Thursday, March 2, 2006

What is the proper protocol for death in Sikhism?

This post started as a comment at Sikhi Seeker's blog post on Ironic Idealism, but somehow ended up here. Death is one of those things I haven't had to deal with or haven’t had much experience with especially in the Sikh tradition. Growing up, all I remember was the death of my grandmother on dad side. I was like five or six year old. The only thing I remember is that my father and myself driving from Bias near Amritsar where we lived to the village where she lived. Men and women waiting for for my dad in white at the front courtyard of the house, some women in murmuring cries in veils, yet still peaceful. I am watching her covered body from a distance, laying on ice and later just getting busy playing with kids. I don’t remember but I think it was a day or two before the actual funeral. I was not allowed to go to the funeral at shamshan ghat. I wish I had been given the opportunity to learn and take part at Gurudwaras, home when it came to Sikh functions. In a sense, it was a very sheltered life when it came to learning about proper protocol on death or learning Sikhi. All very little I have learned about Sikhi or how to handle death in Sikhi has been learned from just watching things here and there at weddings, Akhand paths, reading and writing essays on Gurus in some schools. Sometime, I wished I had been given the opportunity to learn real Sikh tradition and kind of envy the people that have grown in a more gursikh environment from early on and have learnt how to do kirtan, play tabla, do ardas, perform Akhand paths, sevas at gurudwaras etc. There was not much effort on part of the parents to instill Sikhi. I don't understand, why things were just taken for granted and left for others and schools to teach? Even though I have older brothers and sisters, but I kind of grew up as an only child and they are much older than me and were out of home by the time I was born. From my previous posts, some of you out there may get the idea that I know Sikhi and must know my Banis, the right protocols for Sikh functions and other Sikh things. But in actual life it is totally the opposite and most nerve wrecking for me. Therefore to this day, I dread the thought of dealing with death and religious functions at home or Gurudwara such as Akhand Path because had never had to deal with it in my entire life. What would I do if my father or mother passes away tomorrow? I don't even know what the right protocol would be or what to do? Let us just say that there are good chances I am going to end up having to deal with my parents welfare and I am not counting on much help from other siblings. Would I go to the Gurdwara first and ask someone to help me or would I go to the hospital or call police/sheriff? Where will the bodies be taken and who will be taking them? What are the steps? The thought of this whole process just seems overwhelming to me since I have not had any experience with it at all. It is very sad that some things were just taken for granted and were never taught or allowed to be taught. I wish there was a really good book or a course on “Intro to dealing with death in Sikhism ” that takes you step by step as to what to do, where to go and how to deal? I don’t mean general Sikh protocol but more specifics like do’s and don’ts. I really can use some help here from some people in order to prepare myself for the day (Gurumustuk if you are reading this post out there by chance, I am sure there are thousands like me out there that can use this help!!). I am sorry, if some of the questions seem so simple and dumb on the issue.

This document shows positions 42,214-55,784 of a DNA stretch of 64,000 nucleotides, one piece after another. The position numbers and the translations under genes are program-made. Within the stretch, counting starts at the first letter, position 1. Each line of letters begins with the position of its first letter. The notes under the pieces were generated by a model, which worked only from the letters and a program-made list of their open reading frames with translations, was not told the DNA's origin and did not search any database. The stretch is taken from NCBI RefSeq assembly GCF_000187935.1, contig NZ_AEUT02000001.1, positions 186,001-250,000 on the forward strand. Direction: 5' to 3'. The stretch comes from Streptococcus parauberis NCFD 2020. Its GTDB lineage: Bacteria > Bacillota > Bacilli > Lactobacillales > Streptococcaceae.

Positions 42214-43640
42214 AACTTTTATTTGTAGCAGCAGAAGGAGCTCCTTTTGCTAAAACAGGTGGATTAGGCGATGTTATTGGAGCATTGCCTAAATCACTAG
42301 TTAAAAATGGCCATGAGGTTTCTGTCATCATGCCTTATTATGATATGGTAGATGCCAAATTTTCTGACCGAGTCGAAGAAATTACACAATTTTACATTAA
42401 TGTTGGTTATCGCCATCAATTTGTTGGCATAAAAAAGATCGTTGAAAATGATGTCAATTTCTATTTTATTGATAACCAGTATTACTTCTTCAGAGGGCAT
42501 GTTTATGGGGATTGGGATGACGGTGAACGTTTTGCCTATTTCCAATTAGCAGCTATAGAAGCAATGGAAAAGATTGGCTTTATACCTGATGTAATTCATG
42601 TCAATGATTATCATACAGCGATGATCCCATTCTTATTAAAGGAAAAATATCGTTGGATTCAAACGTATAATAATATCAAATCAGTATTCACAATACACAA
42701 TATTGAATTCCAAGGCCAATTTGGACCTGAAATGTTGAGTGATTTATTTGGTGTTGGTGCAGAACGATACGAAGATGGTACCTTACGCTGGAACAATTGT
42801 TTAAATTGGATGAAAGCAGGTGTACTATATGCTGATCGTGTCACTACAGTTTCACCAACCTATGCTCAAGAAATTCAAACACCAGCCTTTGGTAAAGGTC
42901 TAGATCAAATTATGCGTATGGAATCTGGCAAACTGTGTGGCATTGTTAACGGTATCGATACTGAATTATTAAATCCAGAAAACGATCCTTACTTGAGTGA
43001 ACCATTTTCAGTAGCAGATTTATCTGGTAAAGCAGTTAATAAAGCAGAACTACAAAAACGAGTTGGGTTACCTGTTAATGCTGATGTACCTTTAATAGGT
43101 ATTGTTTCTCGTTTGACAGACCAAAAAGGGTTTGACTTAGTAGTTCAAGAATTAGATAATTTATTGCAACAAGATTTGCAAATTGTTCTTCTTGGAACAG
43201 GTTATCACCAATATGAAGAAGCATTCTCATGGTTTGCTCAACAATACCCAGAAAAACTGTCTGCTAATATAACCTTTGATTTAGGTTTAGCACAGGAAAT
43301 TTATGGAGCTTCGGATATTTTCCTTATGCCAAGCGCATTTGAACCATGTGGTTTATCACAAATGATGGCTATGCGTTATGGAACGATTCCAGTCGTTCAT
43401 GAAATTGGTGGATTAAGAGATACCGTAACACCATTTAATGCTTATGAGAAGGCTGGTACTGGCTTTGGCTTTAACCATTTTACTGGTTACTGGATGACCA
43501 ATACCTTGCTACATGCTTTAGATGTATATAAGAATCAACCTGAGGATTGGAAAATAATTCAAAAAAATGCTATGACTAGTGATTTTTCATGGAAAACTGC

1 Comments:

Blogger Sikhi Seeker said...

These questions aren't simple and definitely not dumb. I mean we all need to know and for that have to ask someone who knows and can help. I myself was over-sheltered (as u call it) especially over this issue. I remember my parents attending sevreal funerals backhome over my course of growing up. They never took us with them and we never really asked why. All I knew was that the dead body is taken to Shamshan Ghat and burnt there, I assumed mostly in the presence of men (not too sure). For us kids, it was a day of total wreck, being home alone:P and that't that.
Yes, someone who's been through every step on the way can probably help to educate - but the price is high. The one who goes through it, has to deal with those super-sensitive feelings all theough, reliving the hardest time of their lives, to hell educate others. But someone SHOULD do it, methinks. If you know MSingh ji (another Sikh blogger), his father passed away not too long ago. But I think it is brutal to ask to direct others in the right course at a time when wounds are fresh and heart sensitized...

10:07 AM, March 03, 2006  

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